Dr. Craig SidersDr. Craig Siders


Dr. Craig Siders is a licensed psychologist and clinical neuropsychologist.  He specializes in providing evidenced-based psychotherapy, neuropsychological assessment, and psychological assessment of adult and geriatric clients.  He has extensive experience providing psychotherapy for people struggling with:

  • Symptoms of depression and other mood disorders
  • Generalized anxiety disorder (anxiety)
  • Trauma
  • PTSD
  • Phobias
  • Interpersonal problems
  • Adjustment and coping skills

Dr. Siders has experience providing neuropsychological evaluations to those suffering from:

  • Traumatic brain injury
  • Concussive syndrome
  • Neurodegenerative disorders, including
    • Alzheimer’s disease
    • Mild cognitive impairment
    • Lewy body disease
    • Parkinson’s disease
    • Many others
  • Stroke
  • Tumor
  • ADHD
  • Seizures of various etiologies


Dr. Siders has developed a multi-disciplinary treatment philosophy.  He believes in taking the whole person into account, not just looking at someone as if they were a diagnosis.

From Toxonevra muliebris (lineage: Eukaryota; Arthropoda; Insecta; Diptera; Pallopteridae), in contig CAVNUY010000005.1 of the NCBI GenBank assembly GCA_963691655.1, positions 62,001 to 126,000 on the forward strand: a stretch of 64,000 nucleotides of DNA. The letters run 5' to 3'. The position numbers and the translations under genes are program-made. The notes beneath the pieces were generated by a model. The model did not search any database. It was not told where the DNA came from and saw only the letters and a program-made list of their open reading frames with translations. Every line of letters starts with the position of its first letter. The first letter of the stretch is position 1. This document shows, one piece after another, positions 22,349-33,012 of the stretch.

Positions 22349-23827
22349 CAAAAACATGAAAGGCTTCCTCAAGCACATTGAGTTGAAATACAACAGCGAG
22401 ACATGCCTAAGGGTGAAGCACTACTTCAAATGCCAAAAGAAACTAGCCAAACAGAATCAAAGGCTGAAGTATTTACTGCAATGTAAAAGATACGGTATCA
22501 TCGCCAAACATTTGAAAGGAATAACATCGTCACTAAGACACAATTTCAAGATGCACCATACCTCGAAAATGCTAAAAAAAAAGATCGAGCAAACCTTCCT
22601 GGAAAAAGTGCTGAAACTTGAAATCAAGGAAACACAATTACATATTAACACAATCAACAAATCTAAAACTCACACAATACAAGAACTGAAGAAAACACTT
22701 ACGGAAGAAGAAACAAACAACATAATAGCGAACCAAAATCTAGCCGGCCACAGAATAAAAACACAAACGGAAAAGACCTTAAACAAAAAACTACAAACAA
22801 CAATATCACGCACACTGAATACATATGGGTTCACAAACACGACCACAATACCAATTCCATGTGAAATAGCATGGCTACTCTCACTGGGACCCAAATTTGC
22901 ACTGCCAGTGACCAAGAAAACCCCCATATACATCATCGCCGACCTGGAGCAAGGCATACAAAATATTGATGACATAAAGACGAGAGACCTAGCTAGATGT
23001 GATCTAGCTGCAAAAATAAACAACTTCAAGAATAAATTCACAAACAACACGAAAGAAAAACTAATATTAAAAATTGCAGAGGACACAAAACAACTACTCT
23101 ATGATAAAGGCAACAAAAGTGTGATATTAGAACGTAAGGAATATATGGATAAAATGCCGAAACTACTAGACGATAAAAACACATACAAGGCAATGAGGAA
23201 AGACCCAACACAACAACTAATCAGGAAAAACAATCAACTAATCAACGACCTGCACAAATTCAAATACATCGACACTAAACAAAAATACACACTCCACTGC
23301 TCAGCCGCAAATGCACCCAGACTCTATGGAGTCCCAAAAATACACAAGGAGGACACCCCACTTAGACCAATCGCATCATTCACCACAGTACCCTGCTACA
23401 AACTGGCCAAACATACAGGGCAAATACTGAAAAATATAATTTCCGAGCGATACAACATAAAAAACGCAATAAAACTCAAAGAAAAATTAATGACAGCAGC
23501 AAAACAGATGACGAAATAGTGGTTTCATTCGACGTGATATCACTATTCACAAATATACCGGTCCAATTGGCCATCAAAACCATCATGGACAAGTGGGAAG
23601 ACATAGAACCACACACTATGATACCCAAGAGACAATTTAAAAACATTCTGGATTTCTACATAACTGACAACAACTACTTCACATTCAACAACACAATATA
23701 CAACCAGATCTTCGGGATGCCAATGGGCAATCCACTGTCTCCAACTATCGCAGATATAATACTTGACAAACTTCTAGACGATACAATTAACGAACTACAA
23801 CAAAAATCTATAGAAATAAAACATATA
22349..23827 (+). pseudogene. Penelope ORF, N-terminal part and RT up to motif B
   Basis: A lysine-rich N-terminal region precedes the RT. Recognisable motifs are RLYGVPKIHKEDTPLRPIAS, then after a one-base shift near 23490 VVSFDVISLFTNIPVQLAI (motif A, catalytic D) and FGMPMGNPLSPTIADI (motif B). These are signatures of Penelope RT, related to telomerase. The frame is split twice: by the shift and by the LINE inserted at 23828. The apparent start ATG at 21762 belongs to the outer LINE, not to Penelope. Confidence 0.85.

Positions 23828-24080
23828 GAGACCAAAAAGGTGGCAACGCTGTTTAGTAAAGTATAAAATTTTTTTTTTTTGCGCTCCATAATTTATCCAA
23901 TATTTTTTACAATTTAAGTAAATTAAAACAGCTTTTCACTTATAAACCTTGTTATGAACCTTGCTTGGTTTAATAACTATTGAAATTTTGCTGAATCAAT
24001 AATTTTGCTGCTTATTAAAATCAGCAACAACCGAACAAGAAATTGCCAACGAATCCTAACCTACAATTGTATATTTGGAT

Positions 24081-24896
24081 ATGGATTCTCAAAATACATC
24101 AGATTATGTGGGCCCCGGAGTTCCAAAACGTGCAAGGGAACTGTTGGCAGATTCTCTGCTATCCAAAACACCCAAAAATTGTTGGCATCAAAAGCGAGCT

Dr. Siders combines the best practices established by research with compassion, empathy, and warmth.

For more information about Dr. Siders’s treatment philosophy, please see his Psychotherapy page.


Dr. Siders finished his doctoral studies and received a Ph.D. in clinical psychology from the University of South Florida in 2008.  He completed an APA-accredited internship at the Long Beach VA and a two year postdoctoral fellowship at Harbor-UCLA Medical Center.  Currently, Dr. Siders is in private practice in Sherman Oaks and serves as an adjunct professor at California State University-Long Beach.

He has worked in a variety of settings providing neuropsychological assessment, psychological assessment, cognitive enhancement therapy, and individual and group psychotherapy.

Dr. Siders has published peer reviewed articles on subjects such as traumatic brain injury, Parkinson’s disease, PTSD, and drug free interventions for dementia-associated wandering.  He has presented research at several national and international conferences on topics such as traumatic brain injury, sports-related concussive syndrome, improving techniques for the detection of malingering, and the measurement of memory deficits in Alzheimer’s disease and mild cognitive impairment.